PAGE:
7. Cool 10 minutes, then run a knife around the edge and remove ring. Drizzle icing on cake. Cool completely before serving. (Unless you’re like us and would rather eat it hot even though the cake doesn’t cut as well.)

CRUMB TOPPING

In a small bowl, combine sugar, flour, and butter. Mix until mixture is crumbly.

ICING

Whisk together powdered sugar and lemon juice to create a thin glaze.

Printable Recipe

Soufflé Aux Epinards (Spinach Soufflé)

May 3rd, 2019

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The following blog post appeared 10 years ago in August of 2009.  It was an ode to Julia Childs.  I just made this spinach soufflé again this past weekend.  This time there were no mistakes.  Hope you enjoy hearing again of my travails in the kitchen.

Julia Child was my Muse. I was married in 1966. After a brief honeymoon on the shores of Lake Michigan and time spent in Gatlinburg,Tennessee, we headed for Florida where my husband would be attending graduate school. Some of my constant companions in the car on the way south were my cookbooks. I was just learning to cook and it fascinated me. When Julia Child first appeared on television I was hooked. We eventually moved to Greensboro, North Carolina and I had the opportunity to take cooking classes from Irena Chalmers who had the most enticing french cooking school and shop. I bought my first copper pan and Le Creuset braising pot from her. She taught me many of the basics of French cooking and she is still teaching today at the CIA in New York City. She was also an important mentor to me, as I am sure she was to many.  But there was always Julia. I bought Mastering the Art of French Cooking in 1971.

I have been wanting to post one of Julia’s recipes all month because of her birthday on August 15th and the release of the movie Julie and Julia, but the box containing my copy of her book was in our storage building, buried behind furniture and rugs. I finally rescued it this weekend when we brought a load of furniture home for our remodeled lower level. It was good to see it again, looking worn and stained from years of constant use.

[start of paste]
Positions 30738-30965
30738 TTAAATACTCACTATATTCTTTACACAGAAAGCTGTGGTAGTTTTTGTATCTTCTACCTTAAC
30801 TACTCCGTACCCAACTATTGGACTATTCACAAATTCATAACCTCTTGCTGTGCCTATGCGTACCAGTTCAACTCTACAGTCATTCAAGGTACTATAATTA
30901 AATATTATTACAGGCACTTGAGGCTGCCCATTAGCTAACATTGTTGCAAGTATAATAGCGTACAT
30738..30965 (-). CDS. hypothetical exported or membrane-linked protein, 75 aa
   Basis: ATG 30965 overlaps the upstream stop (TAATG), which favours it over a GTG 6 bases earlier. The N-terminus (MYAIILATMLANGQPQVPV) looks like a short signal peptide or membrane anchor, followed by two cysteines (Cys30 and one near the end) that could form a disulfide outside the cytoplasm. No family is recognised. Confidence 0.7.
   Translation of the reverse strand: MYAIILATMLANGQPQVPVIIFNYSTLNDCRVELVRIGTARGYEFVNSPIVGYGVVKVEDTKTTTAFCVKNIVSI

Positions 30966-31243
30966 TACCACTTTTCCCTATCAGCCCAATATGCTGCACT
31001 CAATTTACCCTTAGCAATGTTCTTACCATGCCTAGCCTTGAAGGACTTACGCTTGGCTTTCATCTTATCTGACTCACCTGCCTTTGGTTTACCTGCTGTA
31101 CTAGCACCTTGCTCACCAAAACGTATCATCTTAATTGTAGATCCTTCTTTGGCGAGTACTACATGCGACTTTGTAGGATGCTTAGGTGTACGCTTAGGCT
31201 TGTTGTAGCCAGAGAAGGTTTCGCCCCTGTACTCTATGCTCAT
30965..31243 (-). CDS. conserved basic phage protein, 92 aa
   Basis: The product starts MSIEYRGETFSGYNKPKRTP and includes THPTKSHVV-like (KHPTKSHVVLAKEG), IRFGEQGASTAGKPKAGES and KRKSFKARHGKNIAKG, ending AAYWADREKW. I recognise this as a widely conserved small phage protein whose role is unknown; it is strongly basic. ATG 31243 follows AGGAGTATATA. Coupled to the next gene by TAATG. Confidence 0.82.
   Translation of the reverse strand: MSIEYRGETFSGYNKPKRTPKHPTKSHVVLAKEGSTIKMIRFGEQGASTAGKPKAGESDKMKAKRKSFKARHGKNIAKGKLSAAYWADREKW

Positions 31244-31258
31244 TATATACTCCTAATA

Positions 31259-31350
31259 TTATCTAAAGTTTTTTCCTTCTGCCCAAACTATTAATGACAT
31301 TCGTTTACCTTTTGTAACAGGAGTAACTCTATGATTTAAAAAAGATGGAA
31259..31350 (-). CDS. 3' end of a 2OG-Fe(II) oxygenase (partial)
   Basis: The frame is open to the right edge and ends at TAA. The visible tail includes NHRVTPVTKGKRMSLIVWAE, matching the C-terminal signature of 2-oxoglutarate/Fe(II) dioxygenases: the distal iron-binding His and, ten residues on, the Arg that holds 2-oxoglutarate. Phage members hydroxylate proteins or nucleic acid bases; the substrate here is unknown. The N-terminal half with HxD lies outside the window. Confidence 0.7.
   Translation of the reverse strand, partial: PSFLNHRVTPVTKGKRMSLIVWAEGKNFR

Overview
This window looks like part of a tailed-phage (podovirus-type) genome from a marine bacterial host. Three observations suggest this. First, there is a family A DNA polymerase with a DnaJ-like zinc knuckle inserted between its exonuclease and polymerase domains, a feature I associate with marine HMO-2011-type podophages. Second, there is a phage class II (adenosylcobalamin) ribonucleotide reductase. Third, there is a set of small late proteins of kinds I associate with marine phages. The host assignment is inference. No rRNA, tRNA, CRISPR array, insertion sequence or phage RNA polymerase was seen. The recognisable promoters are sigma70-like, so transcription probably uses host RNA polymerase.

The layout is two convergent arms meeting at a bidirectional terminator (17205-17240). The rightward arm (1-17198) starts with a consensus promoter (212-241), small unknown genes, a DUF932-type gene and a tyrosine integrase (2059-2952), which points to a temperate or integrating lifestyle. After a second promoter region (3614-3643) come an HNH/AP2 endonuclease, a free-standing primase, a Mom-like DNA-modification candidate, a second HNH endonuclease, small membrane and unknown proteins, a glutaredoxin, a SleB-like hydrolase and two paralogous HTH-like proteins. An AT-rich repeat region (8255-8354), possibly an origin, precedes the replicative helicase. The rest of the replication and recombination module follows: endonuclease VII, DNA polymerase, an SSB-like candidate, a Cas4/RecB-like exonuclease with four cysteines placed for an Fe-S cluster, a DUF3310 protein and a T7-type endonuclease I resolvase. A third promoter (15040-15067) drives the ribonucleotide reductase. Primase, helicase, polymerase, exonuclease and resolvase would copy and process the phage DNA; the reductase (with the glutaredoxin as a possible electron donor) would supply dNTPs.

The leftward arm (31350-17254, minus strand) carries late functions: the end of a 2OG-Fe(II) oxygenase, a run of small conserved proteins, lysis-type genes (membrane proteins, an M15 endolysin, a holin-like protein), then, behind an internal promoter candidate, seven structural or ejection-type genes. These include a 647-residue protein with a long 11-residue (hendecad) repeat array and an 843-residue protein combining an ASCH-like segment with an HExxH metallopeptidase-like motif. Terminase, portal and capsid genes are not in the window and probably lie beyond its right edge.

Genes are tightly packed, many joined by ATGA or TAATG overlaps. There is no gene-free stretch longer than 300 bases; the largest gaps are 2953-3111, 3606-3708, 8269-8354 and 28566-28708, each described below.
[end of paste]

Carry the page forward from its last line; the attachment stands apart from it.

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Last night I decided to make her spinach soufflé. I did not start it until 6:00. I had already brought the eggs and frozen spinach to room temperature. I was confident; maybe a little cocky. I loved the movie Julie and Julia, by the way. Meryl Streep and Stanley Tucci were magnetic as Julia and Paul and the scenes of 1950’s Paris were mesmerizing. I wanted the whole movie to be about them. Amy Adams as Julie did her best, but I found her character sometimes whiny and annoying. Why couldn’t she have the joie de vivre of Julia? Cooking is supposed to be fun after all. I made my white sauce, grated the cheeses, squeezed the spinach dry and separated my eggs. One of the eggs broke strangely and I got a little yolk in the egg whites in the bowl of my Kitchen Aid. “Oh well, it was just a little”, I told myself. I added the egg yolks to the spinach mixture and turned on the mixer to whip the egg whites. I whipped and whipped and they refused to froth. It became clear to me that they were never going to whip because of the bit of yolk in the mixture. Unfortunately,  I was out of eggs. By this time it was close to 7:00. The grocery store in Lake Lure is twenty minutes away, but the gas station at the bottom of the hill is close. I ran to the car and negotiated the curving road to town. The gas station store had just closed at 7:00. I banged on the door like a crazy woman and the owner opened up for me. Unfortunately he was out of eggs. I had no choice but to continue around the lake to the Ingle’s store. I got back home at about 7:45 with a carton of cold eggs. I cleaned out the bowl of the Kitchen Aid, added the egg whites one at a time after first breaking them into a small bowl ( a good tip by the way ) and started the mixer again. The eggs immediately did what they were supposed to do. I folded them into the spinach mixture and poured the whole into my souffle dish, actually my charlotte mold. I learned a trick from Ina Garten to help a soufflé puff. Run a spatula in a circle about an inch in from the edge all the way around and the center will puff. Finally I had the dish in the oven. I was exhausted and I didn’t know if the cold egg whites would hinder the soufflé from rising. I was also a little cranky. Where had I seen that before? It was a humbling experience.